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Poll puts Liberals and NDP even in BC

A political poll released today has the New Democratic Party and the British Columbia Liberal Party, each in the midst of a leadership change, in a dead heat.

A large number of respondents, however, were either undecided or not planning to support either party.

“The recent leadership discussions in the two main parties have clearly benefited the BC Liberals,” said the report from Angus Reid Public Opinion.

The NDP and Liberals were tied with 36 percent support of respondents. The last Angus Reid poll, released in November, had given the NDP a 21 percent lead that appears to have disappeared.

The December poll, conducted Dec. 7 to 8 after NDP leader Carole James resigned, surveyed 804 randomly selected British Columbians. It had a margin of error of plus or minus 3.5 percent.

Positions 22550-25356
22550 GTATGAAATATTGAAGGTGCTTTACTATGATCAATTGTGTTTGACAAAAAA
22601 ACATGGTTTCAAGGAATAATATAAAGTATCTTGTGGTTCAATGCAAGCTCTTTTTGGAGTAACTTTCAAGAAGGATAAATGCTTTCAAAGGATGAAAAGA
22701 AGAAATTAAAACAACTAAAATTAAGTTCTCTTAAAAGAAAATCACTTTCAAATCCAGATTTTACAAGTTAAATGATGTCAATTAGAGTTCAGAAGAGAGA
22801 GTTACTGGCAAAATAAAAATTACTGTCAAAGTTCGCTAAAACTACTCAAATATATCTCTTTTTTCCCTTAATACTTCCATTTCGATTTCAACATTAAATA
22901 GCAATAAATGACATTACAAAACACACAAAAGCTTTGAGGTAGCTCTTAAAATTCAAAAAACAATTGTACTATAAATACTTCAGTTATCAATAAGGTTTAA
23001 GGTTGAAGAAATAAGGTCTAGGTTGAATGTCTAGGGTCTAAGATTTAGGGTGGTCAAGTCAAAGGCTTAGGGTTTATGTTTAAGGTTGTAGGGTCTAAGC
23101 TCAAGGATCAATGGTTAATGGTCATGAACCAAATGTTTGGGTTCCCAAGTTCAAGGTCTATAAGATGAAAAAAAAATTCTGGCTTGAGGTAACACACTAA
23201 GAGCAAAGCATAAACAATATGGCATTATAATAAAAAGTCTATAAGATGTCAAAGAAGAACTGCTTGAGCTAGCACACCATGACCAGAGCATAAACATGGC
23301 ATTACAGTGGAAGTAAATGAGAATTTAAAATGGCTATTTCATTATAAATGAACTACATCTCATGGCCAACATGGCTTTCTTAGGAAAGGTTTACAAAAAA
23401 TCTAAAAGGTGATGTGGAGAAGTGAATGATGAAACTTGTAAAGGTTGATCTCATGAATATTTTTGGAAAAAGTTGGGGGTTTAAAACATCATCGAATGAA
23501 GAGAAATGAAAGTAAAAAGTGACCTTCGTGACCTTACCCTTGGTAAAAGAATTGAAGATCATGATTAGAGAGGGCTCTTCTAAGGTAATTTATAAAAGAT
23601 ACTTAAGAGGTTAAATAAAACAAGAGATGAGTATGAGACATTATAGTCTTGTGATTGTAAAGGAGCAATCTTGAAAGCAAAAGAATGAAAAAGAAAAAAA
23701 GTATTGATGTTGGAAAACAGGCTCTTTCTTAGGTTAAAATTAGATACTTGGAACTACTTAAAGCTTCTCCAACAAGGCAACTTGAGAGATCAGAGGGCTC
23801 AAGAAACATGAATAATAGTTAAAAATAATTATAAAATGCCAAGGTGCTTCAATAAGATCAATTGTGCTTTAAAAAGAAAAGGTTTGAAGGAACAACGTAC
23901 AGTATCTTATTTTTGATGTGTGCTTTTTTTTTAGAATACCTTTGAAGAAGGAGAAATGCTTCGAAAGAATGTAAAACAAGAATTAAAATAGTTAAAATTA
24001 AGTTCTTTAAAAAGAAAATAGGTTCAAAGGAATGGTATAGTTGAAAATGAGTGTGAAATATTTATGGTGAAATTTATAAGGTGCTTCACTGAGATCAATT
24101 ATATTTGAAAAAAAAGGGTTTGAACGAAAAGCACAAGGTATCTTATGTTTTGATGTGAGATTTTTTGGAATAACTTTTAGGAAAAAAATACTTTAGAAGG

The poll found that each of the main parties had the support of 14 percent of respondents, regardless of who the leaders are. Another 16 percent said they don't plan to back either the NDP or the Liberals.

That means, it said, 57 percent of British Columbians are going to ponder their options, with one out of five totally unsure who they will support.

The Green Party had 14 percent support and the Conservatives six percent.

The poll also asked about possible party leaders. It found 51 percent of BC Liberal voters and 41 percent of B.C. residents thought Christy Clark was a good choice to replace Gordon Campbell as Liberal leader. Kevin Falcon came second, slightly ahead of Mike de Jong, with the support of 42 percent of Liberal voters and 29 percent of British Columbians.

And 43 percent of NDP voters and 34 percent of residents thought Mike Farnworth would be a good choice to replace James as head of the NDP. MLA Jenny Kwan and Vancouver Mayor Gregor Robertson each had the support of 27 percent of British Columbians.

The full report from Angus Reid is available here.

Andrew MacLeod is The Tyee’s Legislative Bureau Chief in Victoria. Reach him here.

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